Since 2010, Republicans have made repealing Obamacare their number one campaign promise.
After taking control of Congress in the 2010 and 2014 midterms – and then the Presidency in 2016 – all the pieces are in place to make good on their pledge.
But conservatives are furious that some establishment Republicans are sabotaging their effort.
Establishment Republicans have never been known for their backbone.
Now that they have a President in place who will sign a repeal bill, some of the more moderate members are terrified they will be blamed for any consequences of repealing Obamacare.
Republicans have already missed their self-imposed deadline to pass a repeal bill, and this has left many conservatives wondering if their party will ever make good on a fundamental campaign promise.
Bloomberg reports on the Republicans who are beginning to voice their frustrations:
“House Republicans voiced frustrations Tuesday about slow-moving efforts to unwind Obamacare, urging their leaders to pick up the pace on a top campaign promise.
“Let’s get rid of it,” Representative Jim Jordan of Ohio told reporters at a forum for House conservatives. “That’s what we told the voters we’d do.”
He wasn’t alone.
“I, too, am frustrated with the pace,” said Representative Scott Perry of Pennsylvania. “America needs to know what we stand for. We should vote on something.”
“We should get a plan together that we all, at least we can vote on and decide where we have the votes and where we don’t and where we need to do some work and what policies we can agree upon. And I think the failure to do that over the last four years has caught us somewhat flat-footed,” Perry said.”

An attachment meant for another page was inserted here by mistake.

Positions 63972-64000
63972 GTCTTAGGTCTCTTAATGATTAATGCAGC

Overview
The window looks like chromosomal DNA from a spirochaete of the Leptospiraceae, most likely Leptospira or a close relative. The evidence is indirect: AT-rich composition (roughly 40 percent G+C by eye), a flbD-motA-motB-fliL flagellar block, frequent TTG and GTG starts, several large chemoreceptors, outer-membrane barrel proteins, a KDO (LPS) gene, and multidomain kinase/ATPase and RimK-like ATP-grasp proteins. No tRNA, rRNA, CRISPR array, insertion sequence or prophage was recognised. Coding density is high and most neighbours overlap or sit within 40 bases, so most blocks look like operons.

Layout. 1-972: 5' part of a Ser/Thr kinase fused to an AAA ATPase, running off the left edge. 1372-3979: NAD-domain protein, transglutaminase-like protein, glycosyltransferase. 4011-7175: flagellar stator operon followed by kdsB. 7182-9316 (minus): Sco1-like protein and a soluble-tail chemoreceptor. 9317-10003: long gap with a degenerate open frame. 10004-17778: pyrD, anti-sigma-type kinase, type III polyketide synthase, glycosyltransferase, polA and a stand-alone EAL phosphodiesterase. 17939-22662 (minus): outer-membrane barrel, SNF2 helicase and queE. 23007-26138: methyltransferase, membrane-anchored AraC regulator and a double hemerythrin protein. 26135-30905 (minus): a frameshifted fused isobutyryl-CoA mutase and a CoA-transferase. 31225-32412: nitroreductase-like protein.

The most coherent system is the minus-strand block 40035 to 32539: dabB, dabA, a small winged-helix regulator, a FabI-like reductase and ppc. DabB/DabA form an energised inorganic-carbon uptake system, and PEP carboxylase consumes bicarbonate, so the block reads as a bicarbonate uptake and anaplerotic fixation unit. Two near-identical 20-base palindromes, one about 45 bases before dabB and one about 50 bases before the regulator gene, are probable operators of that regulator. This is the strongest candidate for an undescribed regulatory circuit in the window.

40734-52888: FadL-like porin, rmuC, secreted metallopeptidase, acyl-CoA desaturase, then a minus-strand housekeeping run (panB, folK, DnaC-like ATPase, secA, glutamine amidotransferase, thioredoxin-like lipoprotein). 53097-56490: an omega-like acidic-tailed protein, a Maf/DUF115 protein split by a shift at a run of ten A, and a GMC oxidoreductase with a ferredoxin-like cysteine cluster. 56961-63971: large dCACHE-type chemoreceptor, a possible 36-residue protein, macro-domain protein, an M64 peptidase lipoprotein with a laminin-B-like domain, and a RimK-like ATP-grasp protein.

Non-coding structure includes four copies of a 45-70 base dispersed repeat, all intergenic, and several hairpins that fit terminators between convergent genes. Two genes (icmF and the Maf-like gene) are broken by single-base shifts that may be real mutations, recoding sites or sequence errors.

Other conservatives are furious that repeal bills have floated by Republicans which don’t actually repeal Obamacare.
They leave large portions of the law intact.
Bloomberg reports that House Freedom Caucus member Raul Labrador is upset the conference isn’t rallying around a total repeal bill which would embrace conservative, free market principles:
“On Tuesday, Labrador said it’s “frustrating” that many Republicans are privately calling for a more government-centered approach than the party has been promising publicly.
“I’m hearing a lot of members say that they want Obamacare-light. And that’s not what we promised the American people,” Labrador said. “I’m very concerned about the things I’m hearing in the conference because they’re different than the things I’ve heard over the last six years.”
Conservatives argue that the biggest political consequence Republicans will face is failing to fully repeal Obamacare.
In 2010 and 2014, Republicans scored massive election victories by making repealing Obamacare their top priority.
Many argue that the anti-establishment fervor which gripped their voters in the 2016 primary was fueled by the failures of Congressional leaders to keep their word and actually fight to repeal Obamacare.
Donald Trump is ready and willing to sign a repeal bill.
Republicans just need to send one to his desk.
But some establishment Republicans are getting cold feet.
And they are betraying the voters who trusted them to repeal Obamacare.